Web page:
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In mammalian fertilization, through sperm–oocyte recognition and sperm-egg membrane fusion, a new individual with genetic information from both parents is produced. In the process of fertilization, factors involving in binding and membrane fusion, in particular have drawn attention as research subjects. IZUMO1, a type 1 sperm membrane protein and JUNO, a Glycosylphosphatidylinositol (GPI)-anchored protein, bond with each other. A lack of one of these proteins prevents fertilization, so it is thought that they play a critical role in egg and sperm recognition.

A group of researchers led by Associate Professor OHTO Umeharu, Specially Appointed Researcher ISHIDA Hanako, and Professor SHIMIZU Toshiyuki at the Graduate School of Pharmaceutical Science, The University of Tokyo, Associate Professor INOUE Naokazu at the Department of Biomolecular Science, Institute of Biomedical Sciences, Fukushima Medical University, and Associate Professor UCHIYAMA Susumu at the Graduate School of Engineering, Osaka University, clarified detailed structures of IZUMO1 and JUNO, which are directly involved in sperm-egg recognition in fertilization.

This group clarified the three-dimensional structures of IZUMO1, JUNO and IZUMO1-JUNO complex. As a result, it was found that IZUMO1 had an elongated rod-shaped structure and JUNO a globular structure. JUNO has a structure similar to a folate receptor (FR), but does not bind to folate.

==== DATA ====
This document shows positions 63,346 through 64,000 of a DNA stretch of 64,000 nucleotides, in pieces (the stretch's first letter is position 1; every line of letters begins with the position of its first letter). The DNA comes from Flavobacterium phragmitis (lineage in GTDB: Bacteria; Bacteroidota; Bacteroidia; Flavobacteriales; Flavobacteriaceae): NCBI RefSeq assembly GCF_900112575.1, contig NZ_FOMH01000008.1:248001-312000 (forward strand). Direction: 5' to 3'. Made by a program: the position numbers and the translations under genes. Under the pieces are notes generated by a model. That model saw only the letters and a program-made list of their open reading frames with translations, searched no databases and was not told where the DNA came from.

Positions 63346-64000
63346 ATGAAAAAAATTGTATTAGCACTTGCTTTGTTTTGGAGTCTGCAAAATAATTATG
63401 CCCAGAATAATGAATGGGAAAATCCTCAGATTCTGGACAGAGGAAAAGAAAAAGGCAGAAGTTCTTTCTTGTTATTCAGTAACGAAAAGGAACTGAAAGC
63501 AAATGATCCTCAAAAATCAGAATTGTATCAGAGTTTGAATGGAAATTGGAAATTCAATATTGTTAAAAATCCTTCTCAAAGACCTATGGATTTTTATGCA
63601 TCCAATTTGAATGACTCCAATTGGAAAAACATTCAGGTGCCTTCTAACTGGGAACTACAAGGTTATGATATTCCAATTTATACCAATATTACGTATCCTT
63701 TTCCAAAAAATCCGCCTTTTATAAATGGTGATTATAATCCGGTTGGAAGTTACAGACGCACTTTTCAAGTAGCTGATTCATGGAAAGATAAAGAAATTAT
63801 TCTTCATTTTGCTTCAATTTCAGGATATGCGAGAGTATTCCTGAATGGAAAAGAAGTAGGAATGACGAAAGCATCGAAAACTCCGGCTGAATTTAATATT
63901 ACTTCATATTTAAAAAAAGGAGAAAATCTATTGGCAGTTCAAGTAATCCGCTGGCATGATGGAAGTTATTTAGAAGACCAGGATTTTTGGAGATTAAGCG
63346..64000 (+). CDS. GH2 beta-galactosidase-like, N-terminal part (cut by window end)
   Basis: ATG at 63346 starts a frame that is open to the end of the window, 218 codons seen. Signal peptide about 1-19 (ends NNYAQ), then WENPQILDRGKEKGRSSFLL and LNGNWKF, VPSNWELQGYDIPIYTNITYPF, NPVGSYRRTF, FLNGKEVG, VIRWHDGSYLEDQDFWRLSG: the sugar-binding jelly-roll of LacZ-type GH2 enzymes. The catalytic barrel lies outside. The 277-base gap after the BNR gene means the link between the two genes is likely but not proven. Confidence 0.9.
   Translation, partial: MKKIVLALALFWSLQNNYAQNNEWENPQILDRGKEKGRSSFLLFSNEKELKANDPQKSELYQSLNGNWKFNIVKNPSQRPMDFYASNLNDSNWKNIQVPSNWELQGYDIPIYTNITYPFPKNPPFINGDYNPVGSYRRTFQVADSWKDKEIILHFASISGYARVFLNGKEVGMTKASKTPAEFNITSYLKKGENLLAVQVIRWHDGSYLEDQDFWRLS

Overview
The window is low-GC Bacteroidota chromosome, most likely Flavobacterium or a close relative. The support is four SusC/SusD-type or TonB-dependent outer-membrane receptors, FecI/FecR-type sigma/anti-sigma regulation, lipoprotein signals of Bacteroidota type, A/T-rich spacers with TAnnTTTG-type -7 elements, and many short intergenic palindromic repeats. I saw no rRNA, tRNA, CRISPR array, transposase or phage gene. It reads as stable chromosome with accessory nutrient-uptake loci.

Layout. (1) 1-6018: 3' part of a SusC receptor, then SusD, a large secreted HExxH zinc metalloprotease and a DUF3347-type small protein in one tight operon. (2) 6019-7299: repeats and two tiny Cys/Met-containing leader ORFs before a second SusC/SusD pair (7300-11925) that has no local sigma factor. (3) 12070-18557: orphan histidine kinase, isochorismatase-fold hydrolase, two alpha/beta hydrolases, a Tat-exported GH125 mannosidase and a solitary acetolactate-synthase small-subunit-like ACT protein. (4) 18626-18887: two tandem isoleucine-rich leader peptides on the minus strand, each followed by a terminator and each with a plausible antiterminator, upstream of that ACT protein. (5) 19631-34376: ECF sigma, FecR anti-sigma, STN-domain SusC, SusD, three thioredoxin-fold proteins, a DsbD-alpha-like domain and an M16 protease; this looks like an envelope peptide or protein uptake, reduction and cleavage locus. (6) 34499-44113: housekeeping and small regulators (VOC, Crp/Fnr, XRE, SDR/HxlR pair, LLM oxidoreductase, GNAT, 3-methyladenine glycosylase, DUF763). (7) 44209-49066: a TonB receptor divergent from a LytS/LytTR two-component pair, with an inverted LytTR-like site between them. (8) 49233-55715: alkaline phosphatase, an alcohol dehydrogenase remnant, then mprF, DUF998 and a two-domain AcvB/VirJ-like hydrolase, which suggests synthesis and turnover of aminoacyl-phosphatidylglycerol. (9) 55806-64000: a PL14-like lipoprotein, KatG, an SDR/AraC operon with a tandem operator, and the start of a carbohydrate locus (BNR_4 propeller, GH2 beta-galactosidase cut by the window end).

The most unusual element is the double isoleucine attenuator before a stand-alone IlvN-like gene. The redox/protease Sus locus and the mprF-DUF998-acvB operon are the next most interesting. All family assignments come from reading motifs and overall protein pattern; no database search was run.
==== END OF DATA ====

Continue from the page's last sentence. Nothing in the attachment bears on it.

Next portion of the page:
From this group’s study, it was found that JUNO had a hydrophobic pocket but was not able to bind to folate because a part of amino acid residues, which are important for recognizing folate, were was different, and that side chain of amino acid residues narrowed the pocket, preventing bonding with folate. In IZUMO1-JUNO complex, IZUMO1 and JUNO bound at equal rate, and the central region of IZUMO1 bound to the back side of the hydrophobic pocket through interaction.

It is expected that structural information discovered by this group will lead to the development of contraceptives based on a new mechanism of action that prevents the bond between IZUMO1 and JUNO.

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To learn more about this research, please view the full research report entitled “Structure of IZUMO1-JUNO reveals sperm-oocyte recognition during mammalian fertilization” at this page of the Nature website.

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